Florida Representative Fossil
Sea Urchin (common name)
Echinoidea (scientific name)
Sea urchins are a diverse class of small, round, spiny creatures that have lived in oceans all over the world for millions of years. Sea urchins occur as black, brown, purple, red, and shades of green. They belong to the phylum Echinodermata. Sand dollars, sea lilies, and sea cucumbers are also echinoderms. However, unlike these organisms, sea urchins have calcium carbonate shells called tests covering their organs. This rigid test is made of plates and fossilizes rather easily in comparison to the delicate skeletons of other echinoderms.
This test is normally the only part of the organism that is preserved as a fossil, but the spines may also fossilize. The oldest sea urchin fossils ever discovered date from the late Ordovician period of the Paleozoic era, approximately 450 million years ago. Other sea urchin fossils reported from present-day China are said to be over 530 million years old from the Cambrian period of the early Paleozoic era.
Echinoid fossils occur in several formations of peninsular, northwest, and southern Florida. These fossils date from the Pliocene to Eocene epochs, ranging from 10,000 to 55 million years old. Florida has not named an official state fossil. The nearly statewide occurrence of sea urchin fossils make this fossilized sea creature a suitable representative of Florida’s paleontology.
The word urchin comes from the Middle English word for hedgehog and refers to the echinoderm’s appearance. The class Echinoideawas named in 1778 by German geologist and natural scientist Nathaniel Gottfried Leske.
Sea urchins are normally two to five inches (five to 12 cm) in diameter, and the largest individuals can reach up to 15 inches (38 cm). Like all echinoderms, sea urchins have five-fold radial symmetry, water-vascular systems, and hundreds of tiny tubular projections used for mobility and feeding. Most sea urchins have a mouth called Aristotle’s lantern, which is made of lips, a tongue, and calcium carbonate teeth. Echinoids feed on algae, sea grass, seaweed, and waste particles. Sea otters and lobsters in turn feed on sea urchins. Sea urchins also have movable spines used for protection and shade.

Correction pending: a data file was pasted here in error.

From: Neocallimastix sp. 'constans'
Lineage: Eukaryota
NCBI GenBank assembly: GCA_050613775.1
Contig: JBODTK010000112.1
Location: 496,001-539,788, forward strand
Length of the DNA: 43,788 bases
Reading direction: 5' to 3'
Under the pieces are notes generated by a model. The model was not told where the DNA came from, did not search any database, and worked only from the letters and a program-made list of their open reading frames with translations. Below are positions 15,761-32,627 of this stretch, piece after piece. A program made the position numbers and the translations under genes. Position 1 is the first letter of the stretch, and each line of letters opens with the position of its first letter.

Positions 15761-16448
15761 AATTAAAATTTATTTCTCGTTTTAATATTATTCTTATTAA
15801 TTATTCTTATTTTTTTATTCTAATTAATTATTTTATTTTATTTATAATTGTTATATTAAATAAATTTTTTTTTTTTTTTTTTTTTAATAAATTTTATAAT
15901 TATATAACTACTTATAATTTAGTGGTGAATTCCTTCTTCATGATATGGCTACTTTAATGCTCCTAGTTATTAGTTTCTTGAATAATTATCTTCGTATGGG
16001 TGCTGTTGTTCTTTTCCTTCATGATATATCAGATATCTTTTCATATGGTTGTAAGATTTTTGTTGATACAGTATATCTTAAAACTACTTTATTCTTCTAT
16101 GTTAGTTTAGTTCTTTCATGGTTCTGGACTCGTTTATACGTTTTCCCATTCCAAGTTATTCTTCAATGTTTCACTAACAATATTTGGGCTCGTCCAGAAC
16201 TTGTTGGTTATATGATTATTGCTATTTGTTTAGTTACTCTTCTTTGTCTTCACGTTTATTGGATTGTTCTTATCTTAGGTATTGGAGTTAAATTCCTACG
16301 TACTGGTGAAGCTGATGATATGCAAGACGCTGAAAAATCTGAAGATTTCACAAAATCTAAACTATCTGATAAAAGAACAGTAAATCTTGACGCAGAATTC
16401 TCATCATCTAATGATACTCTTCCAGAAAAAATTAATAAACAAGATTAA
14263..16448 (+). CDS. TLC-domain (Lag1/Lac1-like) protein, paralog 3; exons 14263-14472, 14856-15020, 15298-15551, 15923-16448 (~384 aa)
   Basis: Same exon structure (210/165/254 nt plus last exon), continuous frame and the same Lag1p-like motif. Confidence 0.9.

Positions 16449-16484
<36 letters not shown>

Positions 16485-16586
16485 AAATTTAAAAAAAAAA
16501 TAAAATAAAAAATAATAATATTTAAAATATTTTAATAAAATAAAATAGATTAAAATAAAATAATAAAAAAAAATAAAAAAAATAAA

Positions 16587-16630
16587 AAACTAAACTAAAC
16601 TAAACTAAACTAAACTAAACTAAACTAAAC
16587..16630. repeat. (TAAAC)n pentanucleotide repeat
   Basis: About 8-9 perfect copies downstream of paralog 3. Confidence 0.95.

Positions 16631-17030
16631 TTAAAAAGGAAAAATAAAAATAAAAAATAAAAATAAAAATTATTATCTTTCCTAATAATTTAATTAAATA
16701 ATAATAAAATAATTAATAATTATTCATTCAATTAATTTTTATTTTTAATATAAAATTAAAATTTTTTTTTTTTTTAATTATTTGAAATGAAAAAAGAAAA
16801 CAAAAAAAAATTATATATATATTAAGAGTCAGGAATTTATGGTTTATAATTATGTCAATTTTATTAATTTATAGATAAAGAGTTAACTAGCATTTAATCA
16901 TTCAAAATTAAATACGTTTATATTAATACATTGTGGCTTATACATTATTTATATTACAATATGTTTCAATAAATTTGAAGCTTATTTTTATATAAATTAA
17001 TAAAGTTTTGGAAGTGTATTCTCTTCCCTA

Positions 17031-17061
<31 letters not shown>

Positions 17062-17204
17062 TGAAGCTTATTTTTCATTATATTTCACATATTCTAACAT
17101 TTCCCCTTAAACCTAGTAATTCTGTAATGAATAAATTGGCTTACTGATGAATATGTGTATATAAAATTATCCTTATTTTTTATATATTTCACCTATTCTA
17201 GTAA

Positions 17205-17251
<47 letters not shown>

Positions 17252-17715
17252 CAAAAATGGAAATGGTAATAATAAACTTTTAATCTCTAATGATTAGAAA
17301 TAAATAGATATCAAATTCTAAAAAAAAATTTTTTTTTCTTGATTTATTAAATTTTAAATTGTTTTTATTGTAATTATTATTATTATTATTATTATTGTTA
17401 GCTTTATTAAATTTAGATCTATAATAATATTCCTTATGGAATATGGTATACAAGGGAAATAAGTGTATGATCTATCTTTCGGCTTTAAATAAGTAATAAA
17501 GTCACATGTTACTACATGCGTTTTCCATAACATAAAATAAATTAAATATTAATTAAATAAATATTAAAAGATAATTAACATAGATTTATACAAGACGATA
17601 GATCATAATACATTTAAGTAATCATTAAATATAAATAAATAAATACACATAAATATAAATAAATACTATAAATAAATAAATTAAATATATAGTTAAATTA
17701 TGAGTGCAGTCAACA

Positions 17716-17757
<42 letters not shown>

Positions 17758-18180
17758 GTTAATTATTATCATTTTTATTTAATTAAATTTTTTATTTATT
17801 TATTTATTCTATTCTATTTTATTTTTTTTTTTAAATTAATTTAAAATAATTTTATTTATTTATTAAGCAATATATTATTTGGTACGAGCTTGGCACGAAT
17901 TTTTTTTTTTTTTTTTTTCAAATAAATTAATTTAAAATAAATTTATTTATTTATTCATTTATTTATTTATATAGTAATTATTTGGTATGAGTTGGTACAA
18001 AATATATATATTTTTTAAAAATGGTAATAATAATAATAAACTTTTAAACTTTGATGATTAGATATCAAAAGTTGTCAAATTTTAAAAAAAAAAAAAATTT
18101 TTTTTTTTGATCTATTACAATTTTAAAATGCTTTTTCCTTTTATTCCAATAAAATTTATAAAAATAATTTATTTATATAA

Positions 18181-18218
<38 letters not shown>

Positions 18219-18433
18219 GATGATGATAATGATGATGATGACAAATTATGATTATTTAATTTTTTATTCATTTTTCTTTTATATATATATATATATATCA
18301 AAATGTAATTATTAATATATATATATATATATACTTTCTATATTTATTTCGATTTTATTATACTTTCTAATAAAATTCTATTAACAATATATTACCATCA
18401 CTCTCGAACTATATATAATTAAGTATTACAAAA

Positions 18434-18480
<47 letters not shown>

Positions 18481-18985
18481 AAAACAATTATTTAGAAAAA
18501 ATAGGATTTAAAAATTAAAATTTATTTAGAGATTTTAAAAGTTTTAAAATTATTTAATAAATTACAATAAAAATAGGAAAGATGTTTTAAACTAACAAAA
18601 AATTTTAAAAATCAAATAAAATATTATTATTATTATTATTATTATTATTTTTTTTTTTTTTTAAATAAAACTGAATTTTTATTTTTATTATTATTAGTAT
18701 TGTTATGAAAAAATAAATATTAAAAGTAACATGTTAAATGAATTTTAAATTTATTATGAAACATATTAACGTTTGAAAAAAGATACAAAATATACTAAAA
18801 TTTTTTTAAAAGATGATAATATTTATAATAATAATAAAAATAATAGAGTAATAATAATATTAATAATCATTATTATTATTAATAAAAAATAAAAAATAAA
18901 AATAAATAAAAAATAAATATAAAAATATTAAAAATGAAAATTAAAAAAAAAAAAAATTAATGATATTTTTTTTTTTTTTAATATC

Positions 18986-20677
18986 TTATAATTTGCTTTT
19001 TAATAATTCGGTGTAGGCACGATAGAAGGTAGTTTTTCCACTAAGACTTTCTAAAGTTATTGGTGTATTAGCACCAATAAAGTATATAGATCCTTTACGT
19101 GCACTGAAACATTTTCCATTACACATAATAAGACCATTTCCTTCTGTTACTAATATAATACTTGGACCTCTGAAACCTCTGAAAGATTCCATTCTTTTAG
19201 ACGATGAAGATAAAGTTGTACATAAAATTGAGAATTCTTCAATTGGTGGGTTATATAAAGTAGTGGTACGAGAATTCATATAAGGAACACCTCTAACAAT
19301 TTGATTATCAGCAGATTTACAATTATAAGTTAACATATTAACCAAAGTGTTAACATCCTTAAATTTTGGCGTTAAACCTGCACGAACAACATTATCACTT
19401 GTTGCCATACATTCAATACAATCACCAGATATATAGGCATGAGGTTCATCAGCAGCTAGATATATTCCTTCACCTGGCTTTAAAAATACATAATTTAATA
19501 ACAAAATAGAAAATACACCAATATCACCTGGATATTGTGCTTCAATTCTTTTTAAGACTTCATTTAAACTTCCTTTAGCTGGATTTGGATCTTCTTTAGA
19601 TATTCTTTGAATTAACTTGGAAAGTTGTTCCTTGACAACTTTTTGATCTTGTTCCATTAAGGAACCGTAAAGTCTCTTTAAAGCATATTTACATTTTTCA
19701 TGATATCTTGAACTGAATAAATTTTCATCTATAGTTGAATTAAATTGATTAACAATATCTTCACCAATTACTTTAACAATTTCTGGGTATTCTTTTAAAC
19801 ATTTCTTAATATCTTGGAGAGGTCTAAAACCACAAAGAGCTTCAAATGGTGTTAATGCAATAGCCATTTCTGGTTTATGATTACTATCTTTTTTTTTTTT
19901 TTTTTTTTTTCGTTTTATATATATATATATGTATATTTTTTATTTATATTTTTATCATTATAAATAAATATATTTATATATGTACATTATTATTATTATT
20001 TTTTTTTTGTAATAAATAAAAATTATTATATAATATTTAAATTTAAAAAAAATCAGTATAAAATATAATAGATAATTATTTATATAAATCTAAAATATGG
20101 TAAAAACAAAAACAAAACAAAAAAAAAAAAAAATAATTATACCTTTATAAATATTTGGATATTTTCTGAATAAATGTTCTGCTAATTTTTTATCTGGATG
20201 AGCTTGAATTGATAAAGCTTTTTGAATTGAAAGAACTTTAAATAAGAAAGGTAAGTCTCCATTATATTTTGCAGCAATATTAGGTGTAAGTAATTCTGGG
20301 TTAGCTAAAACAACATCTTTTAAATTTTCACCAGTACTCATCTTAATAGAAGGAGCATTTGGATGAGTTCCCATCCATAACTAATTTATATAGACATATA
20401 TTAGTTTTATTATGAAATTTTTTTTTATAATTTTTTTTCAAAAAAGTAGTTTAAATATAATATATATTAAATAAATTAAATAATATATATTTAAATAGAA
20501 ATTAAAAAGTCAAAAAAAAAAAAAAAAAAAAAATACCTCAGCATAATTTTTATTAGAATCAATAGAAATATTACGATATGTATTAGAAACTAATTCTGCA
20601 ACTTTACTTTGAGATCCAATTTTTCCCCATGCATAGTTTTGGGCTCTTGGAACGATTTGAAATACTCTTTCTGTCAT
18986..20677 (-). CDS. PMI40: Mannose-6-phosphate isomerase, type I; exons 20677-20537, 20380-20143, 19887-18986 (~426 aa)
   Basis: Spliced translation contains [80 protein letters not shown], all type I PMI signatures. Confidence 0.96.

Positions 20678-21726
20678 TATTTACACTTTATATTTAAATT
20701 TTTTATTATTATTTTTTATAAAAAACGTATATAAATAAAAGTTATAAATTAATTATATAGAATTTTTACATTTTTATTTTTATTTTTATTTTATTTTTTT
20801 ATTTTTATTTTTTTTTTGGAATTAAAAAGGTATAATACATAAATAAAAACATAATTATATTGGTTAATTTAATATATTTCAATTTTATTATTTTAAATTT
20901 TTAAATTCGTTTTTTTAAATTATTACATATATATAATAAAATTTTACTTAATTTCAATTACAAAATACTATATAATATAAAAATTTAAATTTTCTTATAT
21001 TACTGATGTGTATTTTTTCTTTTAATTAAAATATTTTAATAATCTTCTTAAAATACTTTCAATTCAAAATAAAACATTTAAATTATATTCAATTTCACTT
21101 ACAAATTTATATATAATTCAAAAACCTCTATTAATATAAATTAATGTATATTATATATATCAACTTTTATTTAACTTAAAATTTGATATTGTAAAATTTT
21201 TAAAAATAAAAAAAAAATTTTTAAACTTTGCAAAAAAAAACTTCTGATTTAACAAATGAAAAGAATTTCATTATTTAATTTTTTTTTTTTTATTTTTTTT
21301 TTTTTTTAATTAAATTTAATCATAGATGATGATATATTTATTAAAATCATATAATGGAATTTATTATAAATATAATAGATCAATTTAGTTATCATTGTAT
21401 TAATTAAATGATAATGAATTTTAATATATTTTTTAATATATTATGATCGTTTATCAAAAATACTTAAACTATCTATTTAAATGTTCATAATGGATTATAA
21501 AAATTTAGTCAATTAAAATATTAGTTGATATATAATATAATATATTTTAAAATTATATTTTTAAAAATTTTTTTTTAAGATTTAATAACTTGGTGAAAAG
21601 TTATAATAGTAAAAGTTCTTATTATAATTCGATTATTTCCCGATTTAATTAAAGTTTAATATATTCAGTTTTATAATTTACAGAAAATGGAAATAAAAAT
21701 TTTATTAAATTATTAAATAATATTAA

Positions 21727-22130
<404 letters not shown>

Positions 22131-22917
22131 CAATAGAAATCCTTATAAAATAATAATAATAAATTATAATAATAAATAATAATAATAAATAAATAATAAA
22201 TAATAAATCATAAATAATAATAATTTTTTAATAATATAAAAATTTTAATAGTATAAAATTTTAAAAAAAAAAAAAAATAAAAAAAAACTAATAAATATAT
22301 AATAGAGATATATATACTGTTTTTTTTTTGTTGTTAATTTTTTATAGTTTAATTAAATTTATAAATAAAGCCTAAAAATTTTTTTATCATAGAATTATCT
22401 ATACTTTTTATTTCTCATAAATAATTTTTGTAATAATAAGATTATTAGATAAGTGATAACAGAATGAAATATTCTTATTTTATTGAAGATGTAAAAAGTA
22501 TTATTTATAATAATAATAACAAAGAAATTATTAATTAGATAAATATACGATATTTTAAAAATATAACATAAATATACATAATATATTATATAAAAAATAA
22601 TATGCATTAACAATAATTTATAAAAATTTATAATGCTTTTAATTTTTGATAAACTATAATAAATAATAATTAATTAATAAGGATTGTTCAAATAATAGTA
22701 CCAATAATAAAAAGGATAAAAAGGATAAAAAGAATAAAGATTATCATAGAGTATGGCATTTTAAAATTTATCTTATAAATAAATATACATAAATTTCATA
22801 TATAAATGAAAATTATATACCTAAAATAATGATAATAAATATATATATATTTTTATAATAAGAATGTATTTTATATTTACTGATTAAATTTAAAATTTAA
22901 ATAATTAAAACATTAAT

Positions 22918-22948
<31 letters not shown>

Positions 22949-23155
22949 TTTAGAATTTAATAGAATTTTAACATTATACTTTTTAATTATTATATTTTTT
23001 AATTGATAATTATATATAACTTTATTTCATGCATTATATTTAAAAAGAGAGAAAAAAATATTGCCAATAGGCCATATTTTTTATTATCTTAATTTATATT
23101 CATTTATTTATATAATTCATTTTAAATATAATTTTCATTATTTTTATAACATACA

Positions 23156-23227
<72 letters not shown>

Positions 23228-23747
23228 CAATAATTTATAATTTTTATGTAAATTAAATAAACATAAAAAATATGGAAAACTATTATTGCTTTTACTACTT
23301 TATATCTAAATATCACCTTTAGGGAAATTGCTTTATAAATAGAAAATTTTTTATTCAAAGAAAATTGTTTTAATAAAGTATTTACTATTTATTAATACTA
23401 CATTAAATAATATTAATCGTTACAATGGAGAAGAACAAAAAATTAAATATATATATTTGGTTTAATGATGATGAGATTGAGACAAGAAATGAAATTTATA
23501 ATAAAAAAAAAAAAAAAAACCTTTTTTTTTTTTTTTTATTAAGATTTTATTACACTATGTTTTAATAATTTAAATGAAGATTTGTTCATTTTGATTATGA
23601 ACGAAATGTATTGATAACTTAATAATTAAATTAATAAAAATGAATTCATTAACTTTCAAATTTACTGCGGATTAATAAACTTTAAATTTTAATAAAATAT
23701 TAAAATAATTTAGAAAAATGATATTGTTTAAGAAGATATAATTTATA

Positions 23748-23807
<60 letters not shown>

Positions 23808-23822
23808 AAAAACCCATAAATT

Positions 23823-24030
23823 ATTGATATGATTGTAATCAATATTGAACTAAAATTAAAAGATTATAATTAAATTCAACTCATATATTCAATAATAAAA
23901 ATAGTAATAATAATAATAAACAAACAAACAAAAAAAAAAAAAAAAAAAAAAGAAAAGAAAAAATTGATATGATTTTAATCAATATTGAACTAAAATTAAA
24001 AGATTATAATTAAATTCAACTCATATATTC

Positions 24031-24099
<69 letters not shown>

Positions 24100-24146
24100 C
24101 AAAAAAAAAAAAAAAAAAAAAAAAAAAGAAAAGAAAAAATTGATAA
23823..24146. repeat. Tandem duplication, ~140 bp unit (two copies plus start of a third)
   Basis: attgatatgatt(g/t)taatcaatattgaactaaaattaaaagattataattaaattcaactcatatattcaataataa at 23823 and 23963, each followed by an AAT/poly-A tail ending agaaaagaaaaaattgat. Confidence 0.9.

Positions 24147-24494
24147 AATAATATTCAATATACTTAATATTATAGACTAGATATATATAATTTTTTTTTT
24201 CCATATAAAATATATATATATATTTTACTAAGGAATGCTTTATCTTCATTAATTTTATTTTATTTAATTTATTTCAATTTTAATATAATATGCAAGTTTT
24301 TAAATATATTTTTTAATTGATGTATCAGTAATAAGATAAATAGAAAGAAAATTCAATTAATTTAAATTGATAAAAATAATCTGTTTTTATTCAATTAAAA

Only six species of echinoids are known to have survived the Permian–Triassic extinction event, which wiped out nearly 96 percent of all marine species and 70 percent of all terrestrial vertebrates living at the time. This mass extinction took place approximately 251 million years ago at the transition from the Paleozoic era to the Mesozoic era.
Humans eat sea urchin roe as sashimi or sushi; in Japanese this is known as uni. In the United States, red, purple, and green sea urchins are harvested for their roe and exported to Japan. Sea urchin roe and some species of sea urchin are served as delicacies or used in flavoring rich sauces such as Hollandaise and Béchamel, and in egg dishes such as omelets and soufflés.
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|Author: World Trade Press|